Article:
Don't Panic

Don't Panic

On his seventeenth birthday, Michael is given a present of a Ouija board by Tony his best friend. At a session, Tony using a medium known to him only as "Virgil", unwittingly unlocks the evil forces of the board. Soon there is a wave of violent killings and the chief suspect appears to be Michael. He has been witness to all the killings via premonitions and out of body experiences. Is Michael the killer? Can he prove his innocence or is someone else being possessed by the evil spirit…?

On his seventeenth birthday, Michael unwittingly unlocks the evil forces of a Ouija board. . You can read more in Google, Youtube, Wiki

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Don't Panic torrent reviews

Sonal B (es) wrote: Excellent movie about a lawyer who fights for innocents jailed on terrorism charges.

Yadira C (kr) wrote: It's my favorite movie

Gary M (ag) wrote: A wonderful film about the most unlikely artist -- French house servant turned painter Seraphine de Senlis.

Golden S (ca) wrote: I want to to see kit kittredge an American girl

John B (us) wrote: Wonderful family movie about a town that adopted a dog when his master passed away and they fought the city officials for him.

Matt M (gb) wrote: Two cops investigate on a murder, but one is more interested in selling a house and the other is busy rehearsing the lines from his play. The film has its share of wit, but it often lacks pace and the story is certainly too confusing and unfocused.

Jamie W (nl) wrote: So he was native after all.

Xenomorph F (ag) wrote: Wow when I first saw this on TV I didn't like it, now seeing it again it was much better, the dinosaur effects were so cool!

b j (jp) wrote: never seen it looks kinda lame

Bob L (mx) wrote: Beautifully filmed, well acted, interesting story. Almost comes off as an homage to Hitchcock, could've used some more of Truffaut's trademark sensitivity. Tarantino sort of remade this later as Kill Bill, paying homage to his own influences, exploitation flicks and westerns and Samurai movies.

Tracey c (de) wrote: Most Westerns from the 1940s and earlier were what could be described as "B" Westerns, or Saturday afternoon matine type films whose audience was mostly kids. Characters and stories were based largely on clichs and cultural stereotypes. Beginning in the late 1940s, a new kind of "adult" Western film emerged, one that we could label as "A" Western. In these films, the characters and stories were more complex; they had more thematic depth; and they tended to be a bit more realistic in their portrayal of the 19th century American frontier. "Hondo" is notable because it is an early cinematic "A" Western. The film's title derives from the main character, Hondo Lane (John Wayne), a tough gunfighter and scout with a sense of ethics, a loner who does not like liars. One day, he happens onto the homestead of a lonely White woman, Angie Lowe (Geraldine Page). She and her young son Johnny (Lee Aaker) live peacefully on Apache lands. A central plot point in the story is a broken treaty, which causes conflict between the Apaches, headed by Vittorio (Michael Pate), and the U.S. Cavalry. Vittorio has no real quarrel with Mrs. Lowe, however. Indeed, he keeps returning to her homestead, concerned that she and especially Johnny, who appears to be without a father, will not be able to survive in such a harsh land. Based on a real-life Apache warrior, the Vittorio character conveys a more humanistic portrayal of Indians than what a viewer would see in "B" Westerns. And the multi-faceted Hondo, part White and part Apache, intervenes to help Mrs. Lowe, as she is caught between her desire to remain on Apache land, and the insistence of the Cavalry that she and her son flee the "hostile" Apaches. The story has a very realistic look and feel, a result of attention to detail in costumes, production design, and outdoor locations. Originally shot in 3-D, mostly to convey a sense of spatial depth, there are very few 3-D gimmicks. Color cinematography is credible, and uses a good mix of close-ups and wide-angle long shots. Colors might be a tad overdone, with too many bright hues, but that's the way many outdoor films were shot in the 1950s. For many scenes in "Hondo", the camera is tilted slightly upward toward the sky, to give a sweeping, majestic look to the landscape. Casting is fine, except for the odd choice of Geraldine Page who was at that time known mostly as a New York stage actress. Her performance here is fine, but is nowhere near the stellar level in later films. John Wayne is suitably cast, and does a nice job. Ward Bond, Michael Pate, and Lee Aaker all give credible performances in support roles. Although there are more grandiose "A" grade cinematic Westerns, "Hondo" is a fine example of a story that is slightly more low-key, with an emphasis on complex characters. And the film's visuals are picturesque. I recommend this film for anyone interested in high quality Westerns. Was the above review useful to you?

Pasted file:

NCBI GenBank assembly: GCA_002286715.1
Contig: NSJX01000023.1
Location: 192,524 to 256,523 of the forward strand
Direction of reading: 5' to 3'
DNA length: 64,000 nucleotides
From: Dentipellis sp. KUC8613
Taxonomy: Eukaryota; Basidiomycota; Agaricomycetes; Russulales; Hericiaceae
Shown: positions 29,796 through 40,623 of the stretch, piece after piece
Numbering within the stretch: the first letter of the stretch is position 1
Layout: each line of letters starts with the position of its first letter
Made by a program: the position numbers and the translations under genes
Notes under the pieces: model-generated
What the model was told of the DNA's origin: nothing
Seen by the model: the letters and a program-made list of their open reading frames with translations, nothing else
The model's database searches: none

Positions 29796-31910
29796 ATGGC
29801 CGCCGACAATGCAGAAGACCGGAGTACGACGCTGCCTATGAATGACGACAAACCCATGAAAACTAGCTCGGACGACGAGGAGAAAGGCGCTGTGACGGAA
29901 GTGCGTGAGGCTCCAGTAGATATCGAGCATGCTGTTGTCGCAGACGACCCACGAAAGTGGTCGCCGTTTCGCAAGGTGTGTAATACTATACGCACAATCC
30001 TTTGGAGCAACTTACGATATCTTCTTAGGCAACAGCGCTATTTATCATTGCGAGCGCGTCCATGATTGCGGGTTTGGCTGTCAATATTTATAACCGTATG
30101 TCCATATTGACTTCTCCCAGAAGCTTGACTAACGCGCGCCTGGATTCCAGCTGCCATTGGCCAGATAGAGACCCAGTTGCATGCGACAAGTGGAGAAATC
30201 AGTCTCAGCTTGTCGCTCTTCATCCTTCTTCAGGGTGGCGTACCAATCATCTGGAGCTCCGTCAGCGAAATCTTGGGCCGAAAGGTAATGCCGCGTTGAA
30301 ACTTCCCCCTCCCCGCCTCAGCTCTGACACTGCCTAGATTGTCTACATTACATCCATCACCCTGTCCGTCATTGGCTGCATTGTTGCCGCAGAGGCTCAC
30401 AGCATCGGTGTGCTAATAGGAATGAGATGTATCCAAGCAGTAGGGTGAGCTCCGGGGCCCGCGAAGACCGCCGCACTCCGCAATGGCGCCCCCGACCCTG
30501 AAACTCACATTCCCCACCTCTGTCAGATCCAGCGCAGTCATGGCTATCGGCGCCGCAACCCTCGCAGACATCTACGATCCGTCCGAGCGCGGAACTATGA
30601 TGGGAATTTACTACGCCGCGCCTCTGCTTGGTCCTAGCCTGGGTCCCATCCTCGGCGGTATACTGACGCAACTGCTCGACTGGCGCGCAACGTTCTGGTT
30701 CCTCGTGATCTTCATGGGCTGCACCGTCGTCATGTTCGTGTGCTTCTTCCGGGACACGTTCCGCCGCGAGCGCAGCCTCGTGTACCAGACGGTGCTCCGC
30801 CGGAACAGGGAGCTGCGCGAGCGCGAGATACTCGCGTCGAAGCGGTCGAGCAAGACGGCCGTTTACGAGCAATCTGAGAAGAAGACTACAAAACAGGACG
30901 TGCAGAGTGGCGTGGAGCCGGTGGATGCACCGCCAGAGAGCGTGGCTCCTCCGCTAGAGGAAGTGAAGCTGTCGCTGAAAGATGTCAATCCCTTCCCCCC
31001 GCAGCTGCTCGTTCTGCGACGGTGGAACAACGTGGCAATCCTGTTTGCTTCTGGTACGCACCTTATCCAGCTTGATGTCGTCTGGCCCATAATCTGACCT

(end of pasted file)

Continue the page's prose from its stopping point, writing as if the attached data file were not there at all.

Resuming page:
Daniel G (br) wrote: Blander than I expected

Tamarra M (mx) wrote: LOVE JAMES BOND MOVIES